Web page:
Eureka! There’s nothing like a flash of inspiration to make you loosen your grip on your manager’s throat. If you were your own boss you could work your own recklessly long hours, set your own impossible deadlines and squat, Rumplestiltskin-like, counting your cash. Why didn’t you think of it before' Our 10 points will help you to decide whether you should go it alone.
1. Empire building. There are 3.95 million small businesses in the UK, according to the Federation of Small Businesses. Avoid joining the 315 that are estimated to go bust every week by filling a market niche.
2.Do a Dyson. Start a trend. According to Inventorlink, an agency that licenses British inventions to industry, recent discoveries include a toilet splash guard and illuminated jewellery.
3.Desperately seeking inspiration. No ideas' You can still go it alone. Stay in your industry as a freelance or consultant, go into partnership, buy a business or try franchising. Alternatively stay with your firm but look for new challenges.
4.Make friends with ‘No men’. In 2003 a survey by the DTI’s Small Business Service found that 35.6 per cent of new businesses had not sought advice and 17.8 per cent had consulted only family and friends. “Surround yourself with people who will challenge your idea,” advises John Coulthard, Microsoft’s director of small businesses.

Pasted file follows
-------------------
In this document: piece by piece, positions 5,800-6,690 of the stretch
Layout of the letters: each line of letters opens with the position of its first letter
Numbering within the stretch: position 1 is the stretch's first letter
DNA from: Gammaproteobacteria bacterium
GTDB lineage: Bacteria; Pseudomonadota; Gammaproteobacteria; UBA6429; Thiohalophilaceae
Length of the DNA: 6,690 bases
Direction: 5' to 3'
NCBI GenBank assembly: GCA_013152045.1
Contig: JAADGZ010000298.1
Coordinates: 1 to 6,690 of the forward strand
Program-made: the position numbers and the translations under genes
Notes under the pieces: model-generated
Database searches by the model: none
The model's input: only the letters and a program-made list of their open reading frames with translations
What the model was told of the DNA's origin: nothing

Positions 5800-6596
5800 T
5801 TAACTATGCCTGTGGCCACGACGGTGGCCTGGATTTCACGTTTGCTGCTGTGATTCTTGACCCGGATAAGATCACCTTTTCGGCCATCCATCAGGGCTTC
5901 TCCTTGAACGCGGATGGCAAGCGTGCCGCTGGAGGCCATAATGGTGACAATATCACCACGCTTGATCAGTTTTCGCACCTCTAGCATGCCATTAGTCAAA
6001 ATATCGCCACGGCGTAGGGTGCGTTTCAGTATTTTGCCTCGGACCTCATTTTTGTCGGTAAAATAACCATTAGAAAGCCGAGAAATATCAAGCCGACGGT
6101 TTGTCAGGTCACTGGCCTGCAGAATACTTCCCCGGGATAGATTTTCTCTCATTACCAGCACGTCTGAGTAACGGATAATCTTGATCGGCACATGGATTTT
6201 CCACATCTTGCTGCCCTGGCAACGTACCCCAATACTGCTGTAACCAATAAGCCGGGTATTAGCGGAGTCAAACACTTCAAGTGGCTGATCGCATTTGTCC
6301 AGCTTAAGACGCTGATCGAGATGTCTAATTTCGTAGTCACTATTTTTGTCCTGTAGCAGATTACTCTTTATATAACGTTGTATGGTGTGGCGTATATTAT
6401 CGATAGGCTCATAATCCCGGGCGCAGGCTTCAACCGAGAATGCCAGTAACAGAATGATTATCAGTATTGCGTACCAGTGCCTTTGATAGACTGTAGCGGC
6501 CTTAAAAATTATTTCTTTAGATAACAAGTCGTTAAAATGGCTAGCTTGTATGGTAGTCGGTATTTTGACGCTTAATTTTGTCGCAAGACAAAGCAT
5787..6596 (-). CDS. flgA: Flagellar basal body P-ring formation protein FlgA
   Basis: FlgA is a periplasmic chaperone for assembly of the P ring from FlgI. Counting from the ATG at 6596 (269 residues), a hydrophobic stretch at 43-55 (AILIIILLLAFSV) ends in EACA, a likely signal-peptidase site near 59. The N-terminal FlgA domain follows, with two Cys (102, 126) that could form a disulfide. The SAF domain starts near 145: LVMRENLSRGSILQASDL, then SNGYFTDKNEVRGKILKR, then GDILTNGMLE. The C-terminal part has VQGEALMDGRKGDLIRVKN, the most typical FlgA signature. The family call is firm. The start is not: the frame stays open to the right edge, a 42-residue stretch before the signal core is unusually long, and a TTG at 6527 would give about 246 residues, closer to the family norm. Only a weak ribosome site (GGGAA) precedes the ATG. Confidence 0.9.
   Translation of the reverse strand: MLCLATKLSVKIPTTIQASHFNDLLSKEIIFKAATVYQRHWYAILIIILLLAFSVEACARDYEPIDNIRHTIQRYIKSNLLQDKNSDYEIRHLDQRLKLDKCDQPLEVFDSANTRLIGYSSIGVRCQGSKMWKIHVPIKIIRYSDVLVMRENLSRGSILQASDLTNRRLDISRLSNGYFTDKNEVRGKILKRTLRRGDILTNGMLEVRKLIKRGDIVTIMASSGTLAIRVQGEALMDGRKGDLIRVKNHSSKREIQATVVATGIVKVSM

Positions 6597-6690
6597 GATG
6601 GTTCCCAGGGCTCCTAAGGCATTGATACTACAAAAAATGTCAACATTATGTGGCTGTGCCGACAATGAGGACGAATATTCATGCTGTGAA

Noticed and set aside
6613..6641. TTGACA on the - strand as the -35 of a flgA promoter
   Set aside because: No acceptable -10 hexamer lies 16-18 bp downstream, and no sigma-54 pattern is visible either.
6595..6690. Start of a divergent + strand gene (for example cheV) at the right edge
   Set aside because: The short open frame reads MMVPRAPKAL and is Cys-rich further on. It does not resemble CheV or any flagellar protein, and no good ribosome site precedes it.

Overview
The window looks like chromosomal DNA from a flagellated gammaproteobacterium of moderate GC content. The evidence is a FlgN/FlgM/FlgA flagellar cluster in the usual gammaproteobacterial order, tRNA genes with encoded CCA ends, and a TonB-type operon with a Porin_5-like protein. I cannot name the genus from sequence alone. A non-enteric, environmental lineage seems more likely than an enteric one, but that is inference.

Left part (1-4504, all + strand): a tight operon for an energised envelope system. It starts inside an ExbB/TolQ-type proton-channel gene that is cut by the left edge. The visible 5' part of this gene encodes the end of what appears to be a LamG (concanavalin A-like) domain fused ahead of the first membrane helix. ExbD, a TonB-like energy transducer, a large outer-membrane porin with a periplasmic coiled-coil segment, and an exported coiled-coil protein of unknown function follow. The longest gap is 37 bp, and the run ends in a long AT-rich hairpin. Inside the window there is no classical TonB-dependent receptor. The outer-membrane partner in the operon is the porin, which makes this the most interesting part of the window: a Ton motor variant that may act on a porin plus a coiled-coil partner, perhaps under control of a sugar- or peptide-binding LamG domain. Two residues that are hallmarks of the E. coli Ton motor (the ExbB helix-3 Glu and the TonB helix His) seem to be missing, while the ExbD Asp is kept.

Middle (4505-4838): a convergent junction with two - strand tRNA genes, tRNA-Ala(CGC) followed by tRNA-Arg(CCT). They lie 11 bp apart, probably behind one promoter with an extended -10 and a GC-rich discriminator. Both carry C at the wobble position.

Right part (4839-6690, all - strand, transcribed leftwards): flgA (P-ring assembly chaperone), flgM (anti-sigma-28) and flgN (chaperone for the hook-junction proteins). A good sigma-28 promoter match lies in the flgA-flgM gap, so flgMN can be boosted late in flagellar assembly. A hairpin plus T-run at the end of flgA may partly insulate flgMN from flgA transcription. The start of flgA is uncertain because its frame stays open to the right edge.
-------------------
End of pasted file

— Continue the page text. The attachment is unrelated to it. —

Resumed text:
5.The F words. “Finance, fear and focus — these stop people going it alone,” says Coulthard. That’s the fear that they’ll never earn money and that they aren’t capable of making it work. Try starting a business while you are employed to assure yourself that you can do it.
6.When two worlds collide. According to the Small Business Service survey, 65.5 per cent of UK businesses have no employees — that’s a lot of people working from home. Don’t believe that because you are at home you are not working.
7.People person' Meet clients through your chamber of commerce, handle customers with kid gloves and don’t make your staff flee, sobbing, from the office. Your skills got you where you are; these three things will keep you there.
8.Containing the cash flow. “Be tenacious,” says Mike Harding, senior recruitment manager at Lloyds TSB. “Put plans on paper and keep expenditure low, even if it means using the kids’ computer. Then send invoices and crack down on debtors.”
9.Find a mentor. Every entrepreneur needs some support, according to Suresh Suri, tutor of business start-up courses at City Lit, a centre for adult learning in London. “Mentors will talk about what you are going through and guide you through the ups and downs.”
10.Enjoy yourself. A survey of 1,120 self-employed people by Panasonic found that 41 per cent enjoyed the flexibility of working for themselves and 40 per cent felt better rewarded for their skills and hard work. The majority believed that becoming self-employed was a positive experience and 80 per cent said their lives had improved.